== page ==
(16) Swanson HI, Chan WK, Bradfield CA. DNA binding specificities and pairing rules of the Ah receptor, ARNT, and SIM proteins. J. Biol. Chem. 1995;270:26292–26302. [PubMed]
(17) Bunger MK, Moran SM, Glover E, Thomae TL, Lahvis GP, Lin BC, Bradfield CA. Resistance to 2,3,7,8-tetrachlorodibenzo-p-dioxin toxicity and abnormal liver development in mice carrying a mutation in the nuclear localization sequence of the aryl hydrocarbon receptor. J Biol. Chem. 2003;278:17767–17774. [PubMed]
(18) Walisser JA, Bunger MK, Glover E, Harstad EB, Bradfield CA. Patent ductus venosus and dioxin resistance in mice harboring a hypomorphic Arnt allele. J Biol. Chem. 2004;279:16326–16331. [PubMed]
(19) Walisser JA, Bunger MK, Glover E, Bradfield CA. Gestational exposure of Ahr and Arnt hypomorphs to dioxin rescues vascular development. Proc. Natl. Acad. Sci. U.S.A. 2004;101:16677–16682. [PMC free article] [PubMed]
(20) Lin PH, Lin CH, Huang CC, Chuang MC, Lin P. 2,3,7,8-Tetrachlorodibenzo-p-dioxin (TCDD) induces oxidative stress, DNA strand breaks, and poly(ADP-ribose) polymerase-1 activation in human breast carcinoma cell lines. Toxicol. Lett. 2007;172:146–158. [PubMed]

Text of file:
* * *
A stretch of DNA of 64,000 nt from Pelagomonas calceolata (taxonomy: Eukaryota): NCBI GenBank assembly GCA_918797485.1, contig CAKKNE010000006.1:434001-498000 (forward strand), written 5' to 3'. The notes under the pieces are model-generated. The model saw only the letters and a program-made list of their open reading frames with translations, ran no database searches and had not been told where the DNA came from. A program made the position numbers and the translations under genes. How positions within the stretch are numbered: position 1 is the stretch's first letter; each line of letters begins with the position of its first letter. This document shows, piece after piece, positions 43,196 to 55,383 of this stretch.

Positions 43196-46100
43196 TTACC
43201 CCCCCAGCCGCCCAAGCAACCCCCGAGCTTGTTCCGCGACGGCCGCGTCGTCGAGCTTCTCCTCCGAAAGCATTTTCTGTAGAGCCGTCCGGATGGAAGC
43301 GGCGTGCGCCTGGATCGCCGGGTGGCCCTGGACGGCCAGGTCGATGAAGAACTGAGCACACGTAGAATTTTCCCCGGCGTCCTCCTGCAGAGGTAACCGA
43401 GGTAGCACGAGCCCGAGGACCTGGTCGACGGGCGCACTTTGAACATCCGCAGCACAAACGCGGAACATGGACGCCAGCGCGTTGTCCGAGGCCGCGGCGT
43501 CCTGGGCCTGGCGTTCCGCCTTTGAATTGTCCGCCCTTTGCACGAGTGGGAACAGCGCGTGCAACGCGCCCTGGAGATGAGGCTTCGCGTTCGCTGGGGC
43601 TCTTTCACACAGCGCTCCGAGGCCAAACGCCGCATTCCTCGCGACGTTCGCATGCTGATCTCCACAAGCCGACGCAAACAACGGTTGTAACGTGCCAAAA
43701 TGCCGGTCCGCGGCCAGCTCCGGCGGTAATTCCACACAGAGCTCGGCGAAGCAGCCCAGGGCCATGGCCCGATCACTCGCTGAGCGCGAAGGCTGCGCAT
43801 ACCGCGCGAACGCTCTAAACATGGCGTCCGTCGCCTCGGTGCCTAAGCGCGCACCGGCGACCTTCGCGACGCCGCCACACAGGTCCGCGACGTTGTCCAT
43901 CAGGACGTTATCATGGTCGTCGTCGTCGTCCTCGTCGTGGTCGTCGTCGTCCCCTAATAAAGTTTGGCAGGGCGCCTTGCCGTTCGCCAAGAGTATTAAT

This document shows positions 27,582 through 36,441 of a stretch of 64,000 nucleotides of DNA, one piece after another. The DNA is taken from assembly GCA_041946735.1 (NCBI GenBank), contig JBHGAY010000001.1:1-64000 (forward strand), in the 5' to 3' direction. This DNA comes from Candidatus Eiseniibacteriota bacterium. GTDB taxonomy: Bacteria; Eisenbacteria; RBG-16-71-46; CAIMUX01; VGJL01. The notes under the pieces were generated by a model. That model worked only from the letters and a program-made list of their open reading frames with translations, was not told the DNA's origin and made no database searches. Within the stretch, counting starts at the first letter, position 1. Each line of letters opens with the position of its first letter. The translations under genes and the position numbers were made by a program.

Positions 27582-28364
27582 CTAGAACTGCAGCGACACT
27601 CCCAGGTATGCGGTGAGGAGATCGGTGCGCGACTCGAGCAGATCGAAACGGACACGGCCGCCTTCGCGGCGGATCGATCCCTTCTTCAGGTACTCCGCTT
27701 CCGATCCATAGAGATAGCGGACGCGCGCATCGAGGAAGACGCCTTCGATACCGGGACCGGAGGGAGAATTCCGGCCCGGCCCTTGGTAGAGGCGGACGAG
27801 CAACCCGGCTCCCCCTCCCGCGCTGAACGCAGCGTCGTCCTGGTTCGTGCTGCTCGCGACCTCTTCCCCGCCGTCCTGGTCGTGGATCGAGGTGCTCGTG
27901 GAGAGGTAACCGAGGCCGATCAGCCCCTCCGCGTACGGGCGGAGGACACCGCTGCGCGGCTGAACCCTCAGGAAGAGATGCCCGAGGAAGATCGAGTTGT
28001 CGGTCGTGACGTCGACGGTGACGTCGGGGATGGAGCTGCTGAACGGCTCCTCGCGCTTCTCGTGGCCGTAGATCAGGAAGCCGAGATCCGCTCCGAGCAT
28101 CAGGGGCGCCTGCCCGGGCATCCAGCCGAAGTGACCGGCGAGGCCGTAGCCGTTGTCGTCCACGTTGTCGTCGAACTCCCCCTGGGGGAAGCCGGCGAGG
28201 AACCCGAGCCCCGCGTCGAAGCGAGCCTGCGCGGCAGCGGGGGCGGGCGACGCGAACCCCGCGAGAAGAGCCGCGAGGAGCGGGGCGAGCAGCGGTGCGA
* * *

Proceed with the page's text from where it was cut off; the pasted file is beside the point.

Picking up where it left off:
(21) Hayes KR, Vollrath AL, Zastrow GM, McMillan BJ, Craven M, Jovanovich S, Rank DR, Penn S, Walisser JA, Reddy JK, Thomas RS, Bradfield CA. EDGE: a centralized resource for the comparison, analysis, and distribution of toxicogenomic information. Mol. Pharmacol. 2005;67:1360–1368. [PubMed]
(22) Thomas RS, Rank DR, Penn SG, Zastrow GM, Hayes KR, Pande K, Glover E, Silander T, Craven MW, Reddy JK, Jovanovich SB, Bradfield CA. Identification of toxicologically predictive gene sets using cDNA microarrays. Mol. Pharmacol. 2001;60:1189–1194. [PubMed]
(23) Yim SH, Shah Y, Tomita S, Morris HD, Gavrilova O, Lambert G, Ward JM, Gonzalez FJ. Disruption of the Arnt gene in endothelial cells causes hepatic vascular defects and partial embryonic lethality in mice. Hepatology. 2006;44:550–560. [PMC free article] [PubMed]